Who doesn't love a good leather bag? Am I right?
With Christmas on my mind, I (Jessica) found a red leather skirt at the thrift store a few weeks ago, for only $4. I loved the soft, sueded texture of the leather, and the color was perfect for the holiday season, but it didn't fit me! I bought it anyways, knowing I could make something else with it. Leather is expensive, after all.
After seeing some of the adorable clutch and cross body bags out in the stores right now, I knew what I was going to do with my thrifted skirt. I was going to make my own leather bag!
This bag turned out better then I imagined, and I can't wait to share the tutorial with you for making your own real leather bag! This was an easy and inexpensive sewing project, and would make the perfect gift for any of the women in your life.
Here's what you'll need:
1. 2 pieces of leather, roughly 12 inches x 14 inches. I cut mine out of my skirt, but you can use fake leather from the fabric store as well.
2. 2 pieces of cotton fabric for the lining, in the same dimensions as the leather pieces. I used an old shirt.
3. 2 small pieces of leather, about 1 1/2 inches x 2 1/2 inches
4. 1 12 inch zipper
5. 1 chain with lobster clasps on either end (you can buy these at craft stores or scavenge them from old purses like I did)
6. 2 D rings
7. 2 tiny pieces of leather, 1 inch by 2 inches
You'll also probably want some simple, cheap clamps (the kind you use for closing bags of chips), and you will need a leather needle for your machine. Don't be scared by a leather needle! They're exactly the same to load into your machine, but will sew through leather without breaking. They're nice to have on hand for serious denim, too.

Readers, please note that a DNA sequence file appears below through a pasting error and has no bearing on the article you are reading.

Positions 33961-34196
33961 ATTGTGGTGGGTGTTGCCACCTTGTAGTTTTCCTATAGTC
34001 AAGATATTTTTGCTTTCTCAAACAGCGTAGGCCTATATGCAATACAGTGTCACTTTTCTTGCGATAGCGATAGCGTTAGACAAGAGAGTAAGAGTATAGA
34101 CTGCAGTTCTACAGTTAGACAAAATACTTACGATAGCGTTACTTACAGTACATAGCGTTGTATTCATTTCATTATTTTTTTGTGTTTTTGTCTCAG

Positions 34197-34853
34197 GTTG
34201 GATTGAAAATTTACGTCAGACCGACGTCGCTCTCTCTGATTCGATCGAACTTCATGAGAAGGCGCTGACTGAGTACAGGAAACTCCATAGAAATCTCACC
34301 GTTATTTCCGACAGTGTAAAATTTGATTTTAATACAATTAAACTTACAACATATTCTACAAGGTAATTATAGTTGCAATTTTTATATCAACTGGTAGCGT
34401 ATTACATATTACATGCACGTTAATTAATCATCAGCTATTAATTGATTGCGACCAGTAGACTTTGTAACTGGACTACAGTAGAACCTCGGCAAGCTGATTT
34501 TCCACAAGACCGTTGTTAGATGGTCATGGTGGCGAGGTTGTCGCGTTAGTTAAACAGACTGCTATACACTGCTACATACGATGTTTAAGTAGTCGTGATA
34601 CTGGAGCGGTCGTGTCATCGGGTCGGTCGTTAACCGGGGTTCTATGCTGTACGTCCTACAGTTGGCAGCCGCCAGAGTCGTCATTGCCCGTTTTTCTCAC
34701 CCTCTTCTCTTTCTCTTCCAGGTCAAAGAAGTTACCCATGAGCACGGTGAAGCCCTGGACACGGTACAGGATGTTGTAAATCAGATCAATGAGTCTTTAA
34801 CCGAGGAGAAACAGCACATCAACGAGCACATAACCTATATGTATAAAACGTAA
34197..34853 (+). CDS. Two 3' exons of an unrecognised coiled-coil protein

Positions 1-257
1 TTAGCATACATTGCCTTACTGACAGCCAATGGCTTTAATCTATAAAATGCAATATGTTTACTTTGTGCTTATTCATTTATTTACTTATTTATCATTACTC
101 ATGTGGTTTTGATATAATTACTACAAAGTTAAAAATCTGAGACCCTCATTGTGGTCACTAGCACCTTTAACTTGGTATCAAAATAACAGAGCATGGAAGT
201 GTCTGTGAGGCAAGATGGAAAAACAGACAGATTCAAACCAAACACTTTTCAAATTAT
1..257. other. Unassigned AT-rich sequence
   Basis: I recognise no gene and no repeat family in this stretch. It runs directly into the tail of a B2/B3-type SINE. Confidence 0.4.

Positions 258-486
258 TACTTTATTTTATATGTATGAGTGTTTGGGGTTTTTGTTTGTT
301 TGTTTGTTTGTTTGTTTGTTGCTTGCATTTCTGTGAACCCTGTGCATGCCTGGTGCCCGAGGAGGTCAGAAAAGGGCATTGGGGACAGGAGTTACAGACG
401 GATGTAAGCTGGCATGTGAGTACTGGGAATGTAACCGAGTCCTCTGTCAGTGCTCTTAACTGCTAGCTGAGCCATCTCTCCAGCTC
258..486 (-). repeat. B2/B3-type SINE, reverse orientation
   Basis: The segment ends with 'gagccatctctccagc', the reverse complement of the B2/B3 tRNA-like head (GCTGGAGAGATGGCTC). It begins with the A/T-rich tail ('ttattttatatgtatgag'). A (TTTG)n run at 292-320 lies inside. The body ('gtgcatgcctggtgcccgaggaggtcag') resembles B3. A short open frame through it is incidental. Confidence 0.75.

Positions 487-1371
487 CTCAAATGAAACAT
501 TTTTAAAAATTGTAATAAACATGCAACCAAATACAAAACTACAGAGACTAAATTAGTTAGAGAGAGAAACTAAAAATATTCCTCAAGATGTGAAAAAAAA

Ready? Let's get started!
1. Take your two small pieces of leather and place them as shown on either side of the end of your zipper. The easiest way to do this is to use clamps like the one shown, because leather can't be pinned without leaving marks. This one was in a pack of ten at the dollar store.
2. Switch your machine to a leather needle, then sew across the pieces and zipper.
3. Fold the leather pieces back towards the the end of the zipper, so that it covers the tails.
4. Top stitch in place.
5. Take out your zipper with the leather pieces sewn on to the end.
6. Pin your lining fabric in place as shown, with the right side of the 12 inch end of your fabric being pinned to the bottom (wrong side) of the zipper. This will make sure that the right side of your lining fabric is what you see when you open your finished bag.
7. Pin both pieces of your lining fabric to both sides of your zipper. It's easiest to do this if you unzip your zipper first.
8. Sew your lining to the zipper with a straight stitch. This picture shows you how it will look when zipped back up and laid flat.
9. Place the 12 inch side of your exterior leather pieces over your sewn-in lining pieces, sandwiching the zipper between them as shown. Clamp them together if needed. I didn't need to use clamps I just kind of held the leather in place as I sewed.
10. Sew your leather pieces to the zipper, but DO NOT sew up the sides yet!